Longer and heavier 'mega lorries' that will weigh up to 48 tonnes could take to roads under government plans to cut the number of journeys by freight and slash vehicle emissions

a box truck that is parked on the side of a road: MailOnline logo (C) Provided by Daily Mail MailOnline logo

Longer and heavier 'mega lorries' could be given the green light to take to the roads under new government plans to cut vehicle emissions.

Ministers are preparing to outline proposals to allow the new HGVs to operate so that they can carry more freight. 

Currently lorries on British roads are permitted to drive with a maximum load weight of 44 tonnes - but this would be increased to 48 tonnes as part of the new plans. 

Trailer lengths would be extended by two metres from 13.6 to 15.6 metres.

graphical user interface, diagram: Longer and heavier 'mega lorries' could be given the green light to take to the roads under new government plans to cut vehicle emissions (C) Provided by Daily Mail Longer and heavier 'mega lorries' could be given the green light to take to the roads under new government plans to cut vehicle emissions a box truck that is parked on the side of a road: Ministers are preparing to outline proposals to allow the new HGVs to operate so that they can carry more freight (C) Provided by Daily Mail Ministers are preparing to outline proposals to allow the new HGVs to operate so that they can carry more freight

The Department for Transport plans are aimed at cutting down the number of journeys needed to transport goods. 

It comes amid concerns that population growth and an increased demand for online shopping is leading to more and more lorries on our roads.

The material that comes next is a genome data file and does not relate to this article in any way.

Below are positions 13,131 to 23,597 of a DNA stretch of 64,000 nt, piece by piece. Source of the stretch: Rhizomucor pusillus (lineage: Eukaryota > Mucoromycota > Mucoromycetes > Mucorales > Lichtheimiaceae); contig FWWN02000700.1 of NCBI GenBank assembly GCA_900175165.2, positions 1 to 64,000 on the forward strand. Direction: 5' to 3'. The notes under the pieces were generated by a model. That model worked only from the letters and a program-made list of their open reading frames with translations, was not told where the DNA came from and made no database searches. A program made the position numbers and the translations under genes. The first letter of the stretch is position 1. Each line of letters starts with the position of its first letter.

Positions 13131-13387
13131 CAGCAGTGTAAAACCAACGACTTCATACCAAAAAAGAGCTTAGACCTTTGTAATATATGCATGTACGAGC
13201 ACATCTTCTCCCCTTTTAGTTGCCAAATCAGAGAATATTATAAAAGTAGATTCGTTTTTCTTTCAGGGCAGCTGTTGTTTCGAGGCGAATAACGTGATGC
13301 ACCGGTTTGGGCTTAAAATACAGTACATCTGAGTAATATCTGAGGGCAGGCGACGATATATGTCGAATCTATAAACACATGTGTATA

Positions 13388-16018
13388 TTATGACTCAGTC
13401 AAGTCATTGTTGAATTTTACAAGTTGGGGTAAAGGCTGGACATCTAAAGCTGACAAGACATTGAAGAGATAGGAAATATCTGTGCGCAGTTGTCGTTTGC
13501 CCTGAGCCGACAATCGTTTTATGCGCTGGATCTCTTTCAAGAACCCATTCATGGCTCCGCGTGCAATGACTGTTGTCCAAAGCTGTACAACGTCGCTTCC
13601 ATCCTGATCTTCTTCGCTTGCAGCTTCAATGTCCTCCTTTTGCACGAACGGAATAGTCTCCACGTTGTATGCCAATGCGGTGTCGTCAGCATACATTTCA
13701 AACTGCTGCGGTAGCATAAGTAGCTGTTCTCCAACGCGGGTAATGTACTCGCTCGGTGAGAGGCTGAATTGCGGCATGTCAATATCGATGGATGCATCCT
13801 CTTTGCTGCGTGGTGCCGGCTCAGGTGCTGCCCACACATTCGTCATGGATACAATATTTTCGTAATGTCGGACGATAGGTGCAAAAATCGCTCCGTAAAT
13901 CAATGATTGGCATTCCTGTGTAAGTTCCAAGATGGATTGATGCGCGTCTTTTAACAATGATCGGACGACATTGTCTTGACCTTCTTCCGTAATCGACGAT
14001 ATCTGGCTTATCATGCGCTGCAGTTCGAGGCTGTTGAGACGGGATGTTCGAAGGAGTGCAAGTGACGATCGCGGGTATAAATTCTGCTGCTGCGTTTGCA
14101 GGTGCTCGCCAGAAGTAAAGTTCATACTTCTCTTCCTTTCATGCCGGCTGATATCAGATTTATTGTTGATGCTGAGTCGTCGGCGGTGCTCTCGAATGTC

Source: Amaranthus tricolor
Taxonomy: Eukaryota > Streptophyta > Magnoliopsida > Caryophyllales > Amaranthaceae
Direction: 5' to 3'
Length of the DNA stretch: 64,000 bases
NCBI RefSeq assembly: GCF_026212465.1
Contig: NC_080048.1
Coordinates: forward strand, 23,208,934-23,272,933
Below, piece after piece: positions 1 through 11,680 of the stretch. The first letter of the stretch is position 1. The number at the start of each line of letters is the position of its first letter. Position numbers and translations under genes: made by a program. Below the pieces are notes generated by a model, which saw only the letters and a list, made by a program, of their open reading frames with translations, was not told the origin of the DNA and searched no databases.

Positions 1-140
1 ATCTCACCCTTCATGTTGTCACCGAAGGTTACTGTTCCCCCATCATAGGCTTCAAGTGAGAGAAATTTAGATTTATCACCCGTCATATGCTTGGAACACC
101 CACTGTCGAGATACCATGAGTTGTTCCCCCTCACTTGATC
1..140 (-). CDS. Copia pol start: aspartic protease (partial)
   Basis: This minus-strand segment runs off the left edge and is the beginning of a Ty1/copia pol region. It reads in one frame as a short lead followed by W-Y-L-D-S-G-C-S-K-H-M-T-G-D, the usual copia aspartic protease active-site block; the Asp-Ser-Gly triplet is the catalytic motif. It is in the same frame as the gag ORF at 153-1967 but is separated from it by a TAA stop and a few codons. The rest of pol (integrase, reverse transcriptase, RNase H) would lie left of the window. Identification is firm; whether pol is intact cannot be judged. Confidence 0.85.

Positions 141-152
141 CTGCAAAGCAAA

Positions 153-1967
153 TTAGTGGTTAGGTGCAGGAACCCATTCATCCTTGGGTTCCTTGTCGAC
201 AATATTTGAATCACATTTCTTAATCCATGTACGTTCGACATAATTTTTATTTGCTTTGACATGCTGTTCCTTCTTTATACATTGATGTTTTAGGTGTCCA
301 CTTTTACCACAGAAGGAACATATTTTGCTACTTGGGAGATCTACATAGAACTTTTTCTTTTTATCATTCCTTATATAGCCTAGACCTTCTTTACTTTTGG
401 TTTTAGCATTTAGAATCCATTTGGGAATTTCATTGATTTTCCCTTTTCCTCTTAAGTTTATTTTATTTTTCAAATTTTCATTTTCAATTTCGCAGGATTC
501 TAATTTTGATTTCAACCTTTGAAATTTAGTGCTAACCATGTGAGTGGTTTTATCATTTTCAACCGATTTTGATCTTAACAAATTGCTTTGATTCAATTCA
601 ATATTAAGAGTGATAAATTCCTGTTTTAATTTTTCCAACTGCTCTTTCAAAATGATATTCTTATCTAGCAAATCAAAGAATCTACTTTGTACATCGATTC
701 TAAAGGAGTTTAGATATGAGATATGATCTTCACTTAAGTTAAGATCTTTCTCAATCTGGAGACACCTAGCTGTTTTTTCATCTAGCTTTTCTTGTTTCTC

HGVs covered 17.4 billion miles on Britain's roads last year which is a rise of around 13 per cent compared to statistics from the mid 1990s. 

Road safety groups have opposed the plans for bigger lorries as they may pose a threat to pedestrians and cyclists when turning.    

However previous trials have shown that larger vehicles would cut emissions and could reduce the number of accidents by taking more lorries off the road. 

a truck on a city street: Currently lorries on British roads are permitted to drive with a maximum load weight of 44 tonnes - but this would be increased to 48 tonnes as part of the new plans (C) Provided by Daily Mail Currently lorries on British roads are permitted to drive with a maximum load weight of 44 tonnes - but this would be increased to 48 tonnes as part of the new plans

As part of the reforms the maximum length of a semi-trailer - a trailer without a front axel pulled by a lorry unit - would increase from 13.6 metres to 15.6 metres.  

The longer trailers would be able to carry two more rows of pallets or at least three rows of supermarket goods cages on each journey. 

What are the proposed changes?

An official trial started in 2012 and was meant to last 15 years but now the Department for Transport is proposing to end it early. 

A consultation on the new plans opened today and will run until January 4.    

The change would allow the transportation of heavier containers between freight trains and lorries only, making it easier to shift cargo between rail depots and road distribution centres.

Grant Shapps, the transport secretary, said that trials of longer trailers 'clearly show the benefits for business and the environment'. 

The consultation document says: 'Some organisations have identified that allowing 6-axle articulated lorries to be operated at 48 tonnes during domestic intermodal journeys would improve efficiency and support rail freight.

'This could be permitted for repetitive container loads that travel along a set route.

Increasing the load capacity for each lorry involved could reduce the number of lorry movements to service each train, with the operations liable to happen frequently, feeding into scheduled trains operating on one or more days a week.' 

The Netherlands and Norway are the only European countries that have a higher limit than the proposed 48 tonnes - with a 50-tonne limit.   

Read more

You may also like...